Monday, September 17, 2012

Speech Update

Since starting school, Dean has definitely been vocalizing more. In particular, he is vocalizing more when he comes home from his typical preschool, which is exactly what we were hoping for. It's still a lot of mishmosh and most things that Dean *does* intentionally say have to be prompted, but it feels, looks, and smells like progress.

Dean is actually getting speech therapy three times a week at school and twice at Children's! This is fantastic. When we met with Sara Plager, SLP at Dr. Miller's office in Florida, she suggested that Dean have speech therapy 3-5 times a week because of an apraxia diagnosis. Frequent, short bursts of practice are needed to reprogram Dean's brain in how to move his muscles and do all that is needed to make appropriate speech sounds. I was skeptical that we would be able to maintain that frequency in therapy, but looks like we're there.

It's also up to us to keep up with the practice at home. For kids with apraxia, it just has to be constant. There are certain times where we are more motivated than others, there are times where we are more able than others to try, and so we do what we can when we can. It's frustrating for Dean and for us, and it's important for us to keep the interactions positive when it comes to speech so that we are not discouraged.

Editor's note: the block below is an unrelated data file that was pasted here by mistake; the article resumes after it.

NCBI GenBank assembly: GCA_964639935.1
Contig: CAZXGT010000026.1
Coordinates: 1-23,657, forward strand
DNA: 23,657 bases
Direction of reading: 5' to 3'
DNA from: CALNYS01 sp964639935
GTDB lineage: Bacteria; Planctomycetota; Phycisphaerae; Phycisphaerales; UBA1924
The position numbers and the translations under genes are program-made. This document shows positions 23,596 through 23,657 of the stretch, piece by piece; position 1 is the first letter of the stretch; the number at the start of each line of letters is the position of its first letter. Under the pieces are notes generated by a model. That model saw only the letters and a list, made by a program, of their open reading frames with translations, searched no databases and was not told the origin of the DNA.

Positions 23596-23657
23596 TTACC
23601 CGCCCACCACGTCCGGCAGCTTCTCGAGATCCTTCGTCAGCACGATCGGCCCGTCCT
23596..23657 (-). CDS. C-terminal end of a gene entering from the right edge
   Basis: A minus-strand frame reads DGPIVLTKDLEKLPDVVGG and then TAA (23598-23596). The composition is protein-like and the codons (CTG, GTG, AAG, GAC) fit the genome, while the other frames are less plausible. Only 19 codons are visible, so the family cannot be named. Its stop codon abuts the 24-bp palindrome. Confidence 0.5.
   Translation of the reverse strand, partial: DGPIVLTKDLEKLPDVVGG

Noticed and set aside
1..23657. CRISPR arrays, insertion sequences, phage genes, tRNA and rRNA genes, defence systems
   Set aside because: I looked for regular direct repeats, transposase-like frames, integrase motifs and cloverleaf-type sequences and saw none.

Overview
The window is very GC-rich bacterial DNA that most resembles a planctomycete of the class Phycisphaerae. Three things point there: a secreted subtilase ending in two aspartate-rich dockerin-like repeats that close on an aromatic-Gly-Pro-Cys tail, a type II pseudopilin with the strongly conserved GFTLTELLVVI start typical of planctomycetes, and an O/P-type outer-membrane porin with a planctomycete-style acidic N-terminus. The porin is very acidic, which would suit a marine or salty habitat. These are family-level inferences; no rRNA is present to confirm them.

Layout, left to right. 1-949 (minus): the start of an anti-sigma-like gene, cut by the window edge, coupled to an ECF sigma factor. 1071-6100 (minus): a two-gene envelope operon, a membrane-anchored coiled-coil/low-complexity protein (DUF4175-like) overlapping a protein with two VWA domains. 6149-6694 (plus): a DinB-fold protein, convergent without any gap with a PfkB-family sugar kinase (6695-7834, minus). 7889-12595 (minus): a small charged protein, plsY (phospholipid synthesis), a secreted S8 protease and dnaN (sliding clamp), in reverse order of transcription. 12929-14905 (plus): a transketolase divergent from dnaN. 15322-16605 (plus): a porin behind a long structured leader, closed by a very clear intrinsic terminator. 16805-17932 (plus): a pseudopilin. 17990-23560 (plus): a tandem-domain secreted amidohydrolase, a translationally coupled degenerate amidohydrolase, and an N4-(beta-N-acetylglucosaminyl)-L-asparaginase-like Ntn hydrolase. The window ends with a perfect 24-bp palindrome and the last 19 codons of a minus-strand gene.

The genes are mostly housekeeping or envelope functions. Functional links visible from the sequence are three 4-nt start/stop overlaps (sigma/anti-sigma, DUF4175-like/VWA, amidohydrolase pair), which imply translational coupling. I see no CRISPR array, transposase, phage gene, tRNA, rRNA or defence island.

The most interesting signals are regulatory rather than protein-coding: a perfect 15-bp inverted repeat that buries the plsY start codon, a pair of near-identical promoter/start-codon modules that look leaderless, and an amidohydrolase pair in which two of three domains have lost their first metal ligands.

Dean's SLP from Children's made up a list of Dean's words, many of which are approximations and may or may not sound like the word to an outsider. Even though it felt like some of them didn't "count" for this reason, the list has about 13 words. I was surprised that there were even that many. Again, we usually have to cue Dean for these, but at least they're there.

What does the cueing involve? As with most treatment for apraxia, various touch and visual cues are used to jumpstart those reprogrammed pathways I was talking about earlier.
Bob might come home and Dean will say, "Maaa!" He knows that that is Daddy, but it takes more to call up what needs to be said.
I can say, "Dean, say, 'Dada.'"
At this point, Dean may or may not say something that sounds like "Dada."
To go a step further, I can use my index finger to tap my lower lip twice while saying, "Dada" again. This time, Dean will say something that sounds like "Ada" or "Dada" with about 90% accuracy.
We used to have to go a step further and put our finger directly on his mouth to cue the sound (there are different cues for different sounds, I'm just giving an example for /d/). Now, Dean's brain is reminded what to do just from looking at the cue on my own face. It's minute, but it is progress.

I am praying that this year will be a big one for Dean for speech. Not that he'll be talking in sentences by the end of the year, but that in comparison to the previous year where there was pretty much no progress, we'll be able to look back and see that some steps have been made in the right direction.

1 comment:

Candice said...

Speech is so hard work for all involved. Hang in there and remember to look back and remember all the progress made. I know what you mean though....we had one year with very little progress, but he is picking up steam now!